Boca Raton, Florida-based Office Depot originally posted the deal in a fourth quarter earnings statement on its website Wednesday morning before the merger was officially announced. Oops. The company then removed it, the merger was disclosed and then it was put back online.
ODP shouldn’t feel bad, 700-pound gorilla Google (GOOG) made a similar blunder last October with an earnings report/press release filed with the SEC that read “PENDING LARRY QUOTE” before CEO Larry Page’s quip was inserted. Incidentally, Google blamed printing firm RR Donelley (RRD) for the error.
Back to the actual news, the two office supply chains finally got it together and put the news out after the opening bell (again, a rarity as this type of news usually comes before the open or after the close). The $1.17-billion stock swap entails OMX shareholders getting 2.69 shares of Office Depot for each share of OfficeMax held. That equates to $13.50 per share, based upon Office Depot’s closing price on Tuesday of $5.02.
The transaction is at a 3.8 percent premium to Office Max’s closing price on Tuesday, but at a 26 percent premium to the closing price on Friday, when word of the possible merger was leaked.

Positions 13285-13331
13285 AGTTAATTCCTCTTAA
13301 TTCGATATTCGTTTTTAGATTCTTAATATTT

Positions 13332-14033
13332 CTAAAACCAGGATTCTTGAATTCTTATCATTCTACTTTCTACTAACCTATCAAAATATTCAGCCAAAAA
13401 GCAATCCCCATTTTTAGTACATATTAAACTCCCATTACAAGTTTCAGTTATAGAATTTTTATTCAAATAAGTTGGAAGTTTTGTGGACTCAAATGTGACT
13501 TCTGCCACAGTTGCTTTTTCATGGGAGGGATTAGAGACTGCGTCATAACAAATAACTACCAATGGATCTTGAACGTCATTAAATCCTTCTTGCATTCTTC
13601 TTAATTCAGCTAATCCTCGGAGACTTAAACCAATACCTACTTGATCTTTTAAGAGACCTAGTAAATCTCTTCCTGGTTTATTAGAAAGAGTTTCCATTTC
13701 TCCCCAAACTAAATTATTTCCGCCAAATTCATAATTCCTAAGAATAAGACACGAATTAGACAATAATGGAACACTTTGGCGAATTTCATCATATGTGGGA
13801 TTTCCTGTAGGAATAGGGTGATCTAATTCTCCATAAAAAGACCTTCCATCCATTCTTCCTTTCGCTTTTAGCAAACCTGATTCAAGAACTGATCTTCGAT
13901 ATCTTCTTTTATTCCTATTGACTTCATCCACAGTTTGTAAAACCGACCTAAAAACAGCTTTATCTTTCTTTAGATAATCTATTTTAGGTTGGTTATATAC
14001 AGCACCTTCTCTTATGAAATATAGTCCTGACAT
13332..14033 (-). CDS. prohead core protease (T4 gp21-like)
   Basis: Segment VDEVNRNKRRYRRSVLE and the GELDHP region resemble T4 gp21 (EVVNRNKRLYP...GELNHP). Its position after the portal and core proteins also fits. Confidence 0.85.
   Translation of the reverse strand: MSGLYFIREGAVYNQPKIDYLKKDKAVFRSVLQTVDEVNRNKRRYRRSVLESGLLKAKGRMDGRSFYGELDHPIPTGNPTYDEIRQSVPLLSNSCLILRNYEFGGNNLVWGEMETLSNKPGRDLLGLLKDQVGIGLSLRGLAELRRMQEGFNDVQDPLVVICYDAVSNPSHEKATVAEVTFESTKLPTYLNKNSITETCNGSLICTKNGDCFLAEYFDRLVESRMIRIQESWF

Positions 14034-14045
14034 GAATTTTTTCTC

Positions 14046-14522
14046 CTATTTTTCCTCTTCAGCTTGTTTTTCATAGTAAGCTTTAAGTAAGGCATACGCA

Most other details are still undetermined, including the combined company’s name, headquarter location and chief executive officer. Based upon the Office Depot goof with posting the merger, it seems apparent that the companies were in a rush to get the deal done and determine some of the other details later.
Both Office Depot and OfficeMax have been under pressure in recent years with stiff competition coming from large box retailers like Wal-Mart Stores, Inc. (WMT), online companies such as Amazon.com, Inc. (AMZN) and even larger peers such as Staples, Inc. (SPLS).
The combined company would have had pro forma combined revenue for the 12 months ended December 29, 2012 of approximately $18 billion.
The companies said that they expect the merged company to be more competitive with the deal yielding an annual expense savings between $400 million and $600 million within three years.
“In the past decade, with the growth of the internet, our industry has changed dramatically. Combining our two companies will enhance our ability to serve customers around the world, offer new opportunities for our employees, make us a more attractive partner to our vendors, and increase stockholder value,” said Neil Austrian, Chairman and Chief Executive Officer of Office Depot.
Shares of Office Depot have fallen by 9 percent in morning trading to $4.57, while shares of OfficeMax are ahead by less than half of a percent at $13.01.
[Image via Flickr]